Meanwhile, Nigel Farage, leader of the UK Independence Party, is having his day in the limelight. UKIP is a right-wing populist party whose raison d’être is, as its name suggests, British independence and nationalism; it was formed in order to get Britain to leave the European Union. Farage triumphantly announced to the European Parliament: “When I came here 17 years ago and I said that I wanted to lead a campaign to get Britain to leave the European Union, you all laughed at me – well I have to say, you’re not laughing now, are you?” He accused EU leaders of being “in denial” about what he perceives as the failure of the EU due to excessive immigration and economic weakness in the Mediterranean states. Furthermore, he stated that “virtually none of you have never done a proper job in your lives”, while simultaneously requesting that all parties be “grown-up and sensible”. Naturally, this speech was highly controversial, with many European politicians feeling insulted. European Commission President Jean-Claude Juncker said, “You were fighting for the exit, the British people voted in favour of the exit – why are you here?” and accusing Farage of misrepresenting the economic situation during the referendum campaigning. Guy Verhofstadt, former Prime Minister of Belgium, accused Farage of using Nazi propaganda posters depicting refugees.

On July 4th, Farage decided to step down from the leadership of UKIP, saying that his “political ambition has been realized.”

European leaders are largely upset by the decision, which they see as threatening European unity. François Hollande, President of France, and German Chancellor Angela Merkel both expressed regret along with many other heads of state. However, far-right politicians such as France’s Marine Le Pen and Geert Wilders of the Netherlands, who are opposed to Europe on principles of nationalist interests, welcomed the decision and see it as precedent to be followed by other countries in the future.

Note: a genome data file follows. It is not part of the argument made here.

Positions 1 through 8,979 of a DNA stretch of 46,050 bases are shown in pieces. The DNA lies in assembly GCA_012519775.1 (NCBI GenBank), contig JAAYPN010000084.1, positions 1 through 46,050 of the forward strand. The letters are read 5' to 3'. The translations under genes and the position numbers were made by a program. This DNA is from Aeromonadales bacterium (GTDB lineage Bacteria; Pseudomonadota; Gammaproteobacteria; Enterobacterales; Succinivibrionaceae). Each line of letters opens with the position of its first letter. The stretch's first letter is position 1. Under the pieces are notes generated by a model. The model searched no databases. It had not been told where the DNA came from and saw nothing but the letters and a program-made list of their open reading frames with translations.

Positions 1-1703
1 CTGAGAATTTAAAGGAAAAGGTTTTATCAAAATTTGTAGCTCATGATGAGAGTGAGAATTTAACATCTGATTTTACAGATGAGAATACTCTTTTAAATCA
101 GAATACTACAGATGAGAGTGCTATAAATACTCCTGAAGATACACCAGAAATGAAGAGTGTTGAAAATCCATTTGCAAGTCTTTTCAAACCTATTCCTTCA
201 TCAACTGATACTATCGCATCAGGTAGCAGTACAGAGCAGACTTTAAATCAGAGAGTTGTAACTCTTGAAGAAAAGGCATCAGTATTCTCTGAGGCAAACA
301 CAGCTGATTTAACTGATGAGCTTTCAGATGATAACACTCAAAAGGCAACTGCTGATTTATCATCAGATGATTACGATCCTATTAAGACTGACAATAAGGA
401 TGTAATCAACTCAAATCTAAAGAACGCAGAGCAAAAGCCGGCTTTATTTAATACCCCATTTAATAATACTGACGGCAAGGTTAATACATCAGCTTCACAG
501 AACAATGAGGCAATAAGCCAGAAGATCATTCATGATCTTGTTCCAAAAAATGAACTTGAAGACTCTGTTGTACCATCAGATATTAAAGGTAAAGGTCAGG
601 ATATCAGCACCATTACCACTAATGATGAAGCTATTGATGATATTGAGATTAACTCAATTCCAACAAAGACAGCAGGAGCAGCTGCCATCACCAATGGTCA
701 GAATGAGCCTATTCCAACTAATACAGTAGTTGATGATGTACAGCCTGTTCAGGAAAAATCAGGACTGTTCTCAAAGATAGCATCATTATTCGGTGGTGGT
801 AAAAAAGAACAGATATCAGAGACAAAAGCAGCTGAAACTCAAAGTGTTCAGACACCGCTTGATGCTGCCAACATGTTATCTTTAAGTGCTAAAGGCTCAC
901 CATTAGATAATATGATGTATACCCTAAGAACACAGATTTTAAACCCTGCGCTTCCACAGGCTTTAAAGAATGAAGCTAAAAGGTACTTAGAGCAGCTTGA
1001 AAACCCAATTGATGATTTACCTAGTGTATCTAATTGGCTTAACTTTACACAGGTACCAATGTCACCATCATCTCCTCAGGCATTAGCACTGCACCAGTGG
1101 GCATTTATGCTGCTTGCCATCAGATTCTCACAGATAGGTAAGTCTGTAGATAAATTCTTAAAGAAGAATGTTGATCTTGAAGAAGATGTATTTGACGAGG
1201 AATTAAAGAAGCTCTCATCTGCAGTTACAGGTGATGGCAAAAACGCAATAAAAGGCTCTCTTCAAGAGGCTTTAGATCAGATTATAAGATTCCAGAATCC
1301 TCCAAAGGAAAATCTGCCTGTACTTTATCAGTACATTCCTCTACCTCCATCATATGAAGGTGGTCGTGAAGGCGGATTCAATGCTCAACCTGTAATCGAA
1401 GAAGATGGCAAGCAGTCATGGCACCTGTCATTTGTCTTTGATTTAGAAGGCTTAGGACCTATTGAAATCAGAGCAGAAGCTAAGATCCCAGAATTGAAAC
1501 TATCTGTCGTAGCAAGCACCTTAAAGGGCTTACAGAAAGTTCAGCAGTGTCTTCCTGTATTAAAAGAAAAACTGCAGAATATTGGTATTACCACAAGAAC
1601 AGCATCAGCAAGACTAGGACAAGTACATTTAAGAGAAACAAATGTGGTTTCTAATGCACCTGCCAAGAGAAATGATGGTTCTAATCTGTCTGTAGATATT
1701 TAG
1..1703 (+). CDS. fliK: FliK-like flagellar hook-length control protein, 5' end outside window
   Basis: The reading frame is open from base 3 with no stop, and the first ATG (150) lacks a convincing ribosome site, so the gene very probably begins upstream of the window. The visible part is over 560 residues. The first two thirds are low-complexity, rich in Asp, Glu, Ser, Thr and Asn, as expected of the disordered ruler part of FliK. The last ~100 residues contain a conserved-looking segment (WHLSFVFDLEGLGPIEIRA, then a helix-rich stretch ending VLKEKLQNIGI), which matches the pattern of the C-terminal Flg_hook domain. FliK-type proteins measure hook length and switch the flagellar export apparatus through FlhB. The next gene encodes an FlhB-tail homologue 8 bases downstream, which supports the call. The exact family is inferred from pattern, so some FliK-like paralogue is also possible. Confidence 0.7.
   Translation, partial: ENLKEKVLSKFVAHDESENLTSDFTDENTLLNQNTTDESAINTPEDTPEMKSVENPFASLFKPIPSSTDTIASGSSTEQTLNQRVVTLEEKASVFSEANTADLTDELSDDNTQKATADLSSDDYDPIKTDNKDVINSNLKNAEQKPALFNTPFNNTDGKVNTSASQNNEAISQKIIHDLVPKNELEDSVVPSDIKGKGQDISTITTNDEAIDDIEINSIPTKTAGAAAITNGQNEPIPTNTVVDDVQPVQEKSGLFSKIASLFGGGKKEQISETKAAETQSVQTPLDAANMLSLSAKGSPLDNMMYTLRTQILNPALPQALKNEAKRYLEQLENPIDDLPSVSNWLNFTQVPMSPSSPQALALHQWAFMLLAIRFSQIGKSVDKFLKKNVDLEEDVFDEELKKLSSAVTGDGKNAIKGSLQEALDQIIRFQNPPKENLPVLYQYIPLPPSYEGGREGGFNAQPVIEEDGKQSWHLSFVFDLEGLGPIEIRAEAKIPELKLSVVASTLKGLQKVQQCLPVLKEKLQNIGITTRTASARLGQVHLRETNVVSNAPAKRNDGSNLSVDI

In the upcoming months, European Union leaders will meet in the absence of British representatives to discuss the exit terms. When the EU bloc has decided what their terms for separation will be, they will negotiate with Britain to draft an agreement; Merkel, one of the most prominent and well-respected leaders in Europe, warns well ahead of time that Europe will not tolerate British “cherry-picking” during negotiations. The negotiations must be agreed upon by Britain and at least 20 EU states with 65% of the population, and will be ratified by the European Parliament; the process will take a minimum of two years, and if an agreement cannot be reached in that time, the negotiations will be extended if all countries agree. After this time, EU treaties will cease to apply to the UK, while the UK Parliament will repeal the European Communities Act of 1972.

Considering the fracture of both of the largest political parties in Britain, and increased European internal tensions due to the usual suspects – the economy and immigration – it is unclear between whom the negotiations will even take place in the next two years, let alone the outcome. Everything might change in Europe, or despite everything, there may be relatively little change. The referendum was largely driven by British partisan politics and the personalities involved; in the future, we are looking at a number of new players and a very different playing field. The wider world situation – that is, the global economy and conflicts in the Middle East – are not going anywhere, and if Europe’s position drastically changes in the future, the entire world may look very different soon…